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Whose vs Who's Understanding the Difference

Whose vs. Who’s

From Merriam-Webster Dictionary

Who’s is a contraction of “who is” (‘Who’s there?’) or “who has” (‘Who’s got the time?’).
In this case, as for it’s and its, the apostrophe stands for missing letters—not possession. 

Whose shows possession (“Whose shoes are these?”).  Remember that possessive adjectives like myyourhisher, and its do not have ‘s, and neither does whose.

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Who’s is a contraction of who is or who has. It can be found at the beginning of a question:

Who’s [=who is] at the door?

Who’s [=who has] got the remote?

as well as with who functioning as a relative pronoun

a teacher who’s [=who is] admired by everyone

a teacher who’s [=who has] inspired thousands of students.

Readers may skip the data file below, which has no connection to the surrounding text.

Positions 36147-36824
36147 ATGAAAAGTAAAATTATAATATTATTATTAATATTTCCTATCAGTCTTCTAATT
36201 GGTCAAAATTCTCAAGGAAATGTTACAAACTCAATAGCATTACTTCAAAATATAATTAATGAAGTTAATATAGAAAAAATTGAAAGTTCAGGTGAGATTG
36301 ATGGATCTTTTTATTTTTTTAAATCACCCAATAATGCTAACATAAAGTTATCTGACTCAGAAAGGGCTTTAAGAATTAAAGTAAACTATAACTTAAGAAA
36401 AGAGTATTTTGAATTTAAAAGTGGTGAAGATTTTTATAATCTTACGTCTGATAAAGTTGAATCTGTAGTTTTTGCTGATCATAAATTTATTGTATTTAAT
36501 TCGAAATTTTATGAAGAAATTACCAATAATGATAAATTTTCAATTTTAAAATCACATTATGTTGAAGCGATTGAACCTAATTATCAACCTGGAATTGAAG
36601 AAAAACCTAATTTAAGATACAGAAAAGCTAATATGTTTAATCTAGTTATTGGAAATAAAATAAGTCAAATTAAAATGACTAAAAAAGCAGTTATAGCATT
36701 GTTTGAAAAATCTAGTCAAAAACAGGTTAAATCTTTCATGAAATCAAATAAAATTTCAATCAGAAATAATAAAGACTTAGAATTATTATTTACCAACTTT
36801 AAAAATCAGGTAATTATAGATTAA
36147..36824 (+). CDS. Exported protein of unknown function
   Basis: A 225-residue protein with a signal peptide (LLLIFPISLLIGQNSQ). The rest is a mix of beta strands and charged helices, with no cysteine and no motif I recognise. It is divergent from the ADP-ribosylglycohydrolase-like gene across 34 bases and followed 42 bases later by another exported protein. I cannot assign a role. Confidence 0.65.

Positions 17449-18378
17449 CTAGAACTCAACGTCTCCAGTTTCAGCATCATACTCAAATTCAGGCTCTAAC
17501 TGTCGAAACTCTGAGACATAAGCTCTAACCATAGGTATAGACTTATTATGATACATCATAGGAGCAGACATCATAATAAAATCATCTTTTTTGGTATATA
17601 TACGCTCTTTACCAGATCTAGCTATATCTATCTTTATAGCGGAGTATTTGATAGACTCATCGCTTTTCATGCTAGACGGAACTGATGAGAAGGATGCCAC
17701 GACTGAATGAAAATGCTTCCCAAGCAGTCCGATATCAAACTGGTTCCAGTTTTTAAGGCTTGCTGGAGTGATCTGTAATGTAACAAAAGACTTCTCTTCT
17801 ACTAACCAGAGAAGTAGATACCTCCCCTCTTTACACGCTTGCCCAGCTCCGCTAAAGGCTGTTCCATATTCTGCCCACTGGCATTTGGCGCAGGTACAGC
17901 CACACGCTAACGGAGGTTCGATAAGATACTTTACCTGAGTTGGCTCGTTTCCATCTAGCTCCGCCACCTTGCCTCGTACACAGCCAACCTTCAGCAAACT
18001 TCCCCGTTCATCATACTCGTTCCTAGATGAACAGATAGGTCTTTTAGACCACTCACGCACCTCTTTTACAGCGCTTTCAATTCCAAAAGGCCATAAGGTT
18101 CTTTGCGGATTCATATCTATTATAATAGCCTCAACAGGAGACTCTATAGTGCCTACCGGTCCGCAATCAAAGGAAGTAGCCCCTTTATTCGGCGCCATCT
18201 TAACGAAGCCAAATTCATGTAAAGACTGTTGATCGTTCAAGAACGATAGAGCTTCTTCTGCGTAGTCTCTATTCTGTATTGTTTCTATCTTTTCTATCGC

Whose is a possessive adjective meaning “of or relating to whom or which.” Grammatically speaking, we use the term possessive to refer to relationships beyond simple ownership. As with other words of possession, it can also be used to express association, agency, or the receiving of an action:

Whose sunglasses are these?

Jake, whose sister is an archeologist, is considering studying the subject as well.

The firefighter, whose brave actions saved dozens, was presented with a medal.

They live in a port city whose economy relies heavily on fishing.

a novel whose publication paved the way for a burgeoning genre

I ran into Mark, whose house I painted last year.

a building whose demolition had been in the works for years

The most well-known demonstration of possessive whose might be in the title of the comedy show Whose Line Is It Anyway?


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2 thoughts on “Whose vs. Who’s”

  1. It seems odd how the word “whose” can be used in conjunction with inanimate structures. Evidently, it’s correct, but it seems strange to me, something I try to avoid.

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